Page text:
inQUEERies

By Susan K. Thomas
© 2013 Diversity Rules Magazine.  All Rights Reserved.
www.diversityrulesmagazine.com

thomasSusan K. Thomas is a lecturer in English at the University of Kansas where she spreads the good gay word through LGBT literature and first year composition courses. She is currently researching the impact of HIV/AIDS on the LGBT community in Kansas. She has two cats, Hannah and Hamlet (Ham). 

Q. I have really enjoyed your column and usually find them really insightful. However, I think you really missed the mark on polyamory. How can we ever expect marriage equality and equal rights if people are living in open relationships?? I’m just really surprised that you support it when it hurts our cause. Andy

Well, Andy, you’re not the only person to email and call me out on that column. A number of people have. And, I have gone back and forth on how to respond to your argument. My thoughts on this could fill a book, but my editor will make me condense it, so here is the abridged response: LGBTQA people are not all the same. We don’t all want the same thing, and we don’t all fit into the same mold.

Not all LGBTQA people want to marry or believe that it is a necessary; in fact, many feel that marriage equality is just another attempt to fit in with the heterosexual majority. However, we don’t see these people out boycotting or shunning those who do want to marry. While some people want to be in a relationship with one person, others feel differently.

Not all people are completely fulfilled with one partner. And, it isn’t right to ask people to attempt to fit into an ideal that you have created because you don’t agree with it. The heterosexual majority has been doing this to us for far too long, but we have fought back and argued that we don’t fit into their mold. But now when we begin to acquire rights, some in our community turn on those who continue to stand out.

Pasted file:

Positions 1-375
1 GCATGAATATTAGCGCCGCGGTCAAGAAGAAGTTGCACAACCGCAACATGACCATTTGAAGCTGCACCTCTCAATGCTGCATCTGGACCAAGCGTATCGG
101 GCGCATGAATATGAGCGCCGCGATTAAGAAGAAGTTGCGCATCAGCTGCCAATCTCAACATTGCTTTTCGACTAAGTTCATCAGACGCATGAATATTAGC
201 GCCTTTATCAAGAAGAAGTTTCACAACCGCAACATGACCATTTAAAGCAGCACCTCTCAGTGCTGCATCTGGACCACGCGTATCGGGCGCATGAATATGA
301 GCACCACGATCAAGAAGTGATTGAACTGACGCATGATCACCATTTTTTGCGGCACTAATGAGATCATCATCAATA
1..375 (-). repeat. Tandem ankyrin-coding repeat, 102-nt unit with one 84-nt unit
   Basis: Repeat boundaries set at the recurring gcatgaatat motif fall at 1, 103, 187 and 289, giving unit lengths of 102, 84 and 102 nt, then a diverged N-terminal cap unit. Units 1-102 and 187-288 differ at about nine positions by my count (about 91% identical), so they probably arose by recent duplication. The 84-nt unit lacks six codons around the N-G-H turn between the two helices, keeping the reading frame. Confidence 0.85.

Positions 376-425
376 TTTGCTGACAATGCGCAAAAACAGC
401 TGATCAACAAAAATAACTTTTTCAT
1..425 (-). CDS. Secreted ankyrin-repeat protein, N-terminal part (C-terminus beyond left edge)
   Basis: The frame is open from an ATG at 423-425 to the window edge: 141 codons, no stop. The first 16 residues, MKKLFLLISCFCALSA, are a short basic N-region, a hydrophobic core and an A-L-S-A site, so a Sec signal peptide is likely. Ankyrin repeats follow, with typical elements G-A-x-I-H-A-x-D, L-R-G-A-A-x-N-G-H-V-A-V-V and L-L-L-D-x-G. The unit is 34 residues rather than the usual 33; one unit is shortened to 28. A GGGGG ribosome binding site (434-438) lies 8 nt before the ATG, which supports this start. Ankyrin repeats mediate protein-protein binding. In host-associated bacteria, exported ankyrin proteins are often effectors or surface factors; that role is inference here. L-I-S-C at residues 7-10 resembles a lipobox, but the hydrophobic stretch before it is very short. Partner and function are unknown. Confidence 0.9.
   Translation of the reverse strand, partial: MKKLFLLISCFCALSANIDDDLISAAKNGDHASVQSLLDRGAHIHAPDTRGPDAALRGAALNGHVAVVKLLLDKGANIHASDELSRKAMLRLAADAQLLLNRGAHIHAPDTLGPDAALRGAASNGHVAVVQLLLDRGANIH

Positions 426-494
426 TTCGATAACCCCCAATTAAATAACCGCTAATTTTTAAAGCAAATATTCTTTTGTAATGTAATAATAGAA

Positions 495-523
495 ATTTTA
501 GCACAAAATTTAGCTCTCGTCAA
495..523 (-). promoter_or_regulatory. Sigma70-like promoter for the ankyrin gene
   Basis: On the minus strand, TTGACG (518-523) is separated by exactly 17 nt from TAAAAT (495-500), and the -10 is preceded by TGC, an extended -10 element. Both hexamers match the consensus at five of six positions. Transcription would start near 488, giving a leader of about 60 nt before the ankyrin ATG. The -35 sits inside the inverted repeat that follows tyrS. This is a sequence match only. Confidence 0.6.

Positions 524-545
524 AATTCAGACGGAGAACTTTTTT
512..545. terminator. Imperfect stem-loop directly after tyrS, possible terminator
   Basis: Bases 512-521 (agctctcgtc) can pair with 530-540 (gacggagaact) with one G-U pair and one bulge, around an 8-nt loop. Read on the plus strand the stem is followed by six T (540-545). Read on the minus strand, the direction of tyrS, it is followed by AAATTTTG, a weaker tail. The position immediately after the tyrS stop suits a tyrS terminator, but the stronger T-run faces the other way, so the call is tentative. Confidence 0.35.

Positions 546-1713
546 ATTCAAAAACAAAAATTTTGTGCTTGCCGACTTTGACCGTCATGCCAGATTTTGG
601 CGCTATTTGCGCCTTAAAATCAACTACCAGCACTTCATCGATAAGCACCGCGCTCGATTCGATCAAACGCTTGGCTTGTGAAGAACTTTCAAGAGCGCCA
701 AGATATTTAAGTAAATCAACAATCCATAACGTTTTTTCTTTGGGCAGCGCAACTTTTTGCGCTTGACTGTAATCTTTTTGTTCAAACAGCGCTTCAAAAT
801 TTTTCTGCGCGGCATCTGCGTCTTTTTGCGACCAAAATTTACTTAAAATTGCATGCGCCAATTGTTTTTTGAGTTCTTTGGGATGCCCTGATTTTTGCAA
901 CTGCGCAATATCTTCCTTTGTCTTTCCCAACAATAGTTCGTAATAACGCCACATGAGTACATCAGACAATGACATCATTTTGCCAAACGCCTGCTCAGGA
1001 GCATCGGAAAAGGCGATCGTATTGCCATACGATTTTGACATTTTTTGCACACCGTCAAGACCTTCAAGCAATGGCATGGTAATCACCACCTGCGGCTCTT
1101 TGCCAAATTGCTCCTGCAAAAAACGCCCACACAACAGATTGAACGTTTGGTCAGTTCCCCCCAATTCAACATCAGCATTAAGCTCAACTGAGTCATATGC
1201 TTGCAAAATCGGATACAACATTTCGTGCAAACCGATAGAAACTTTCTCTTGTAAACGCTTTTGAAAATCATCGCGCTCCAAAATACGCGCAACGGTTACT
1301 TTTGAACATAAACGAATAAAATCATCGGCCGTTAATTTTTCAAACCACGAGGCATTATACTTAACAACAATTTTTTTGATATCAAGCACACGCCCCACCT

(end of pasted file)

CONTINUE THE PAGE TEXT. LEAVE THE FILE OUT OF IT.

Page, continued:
Andy, we need to accept each other for our differences, including those who wish to have open relationships or live in a polyamory relationship. As far as what the heterosexual majority thinks about those in the LGBTQA community, why do we care? Why should I fit into some mold for anyone? So that I can have the right to marry?

I would rather know that I have equal rights under that law on all levels without consideration to who I bed. I would rather be safe from firing in the state where I live (thankfully I can’t because I work for a state institution, but if I was working for a company outside of my current city, I would not have that right).  I would rather know that the numbers of kids living on the street for being LGBTQA was non-existent because our community stepped up to do something about this ongoing issue. I would rather know that a friend isn’t going to be beaten or harassed because he is caught in the “wrong” bathroom that doesn’t match his biological anatomy.

And, I would rather know that a friend could marry whomever he chooses, whether that is one woman, a woman and a man, two women, two men, etc.

We have to stop pointing at others in our community for why we haven’t achieved equal rights and instead say, “No, accept us for who we are, in whatever form we take, and for whomever we love.” I don’t understand how this can be that difficult. People are people. Just accept their differences and move on.

“Inqueeries” is an interactive column.  Readers are encouraged to submit questions for Susan to answer!

Contact Susan directly at:

[email protected]

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